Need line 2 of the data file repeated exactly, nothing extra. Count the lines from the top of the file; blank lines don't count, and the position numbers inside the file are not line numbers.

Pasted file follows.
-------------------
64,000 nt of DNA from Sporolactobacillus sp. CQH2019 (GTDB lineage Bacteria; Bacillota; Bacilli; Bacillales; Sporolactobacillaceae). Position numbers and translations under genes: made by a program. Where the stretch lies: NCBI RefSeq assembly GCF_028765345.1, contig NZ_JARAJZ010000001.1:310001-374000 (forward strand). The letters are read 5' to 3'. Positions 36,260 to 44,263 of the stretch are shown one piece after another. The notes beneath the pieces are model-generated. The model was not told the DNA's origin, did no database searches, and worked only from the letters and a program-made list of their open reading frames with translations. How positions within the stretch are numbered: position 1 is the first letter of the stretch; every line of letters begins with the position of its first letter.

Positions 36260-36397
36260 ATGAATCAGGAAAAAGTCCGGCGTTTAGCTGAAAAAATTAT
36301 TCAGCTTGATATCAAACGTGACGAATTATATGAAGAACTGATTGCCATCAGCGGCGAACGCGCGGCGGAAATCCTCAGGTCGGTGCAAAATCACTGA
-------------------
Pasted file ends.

Positions 36260-36397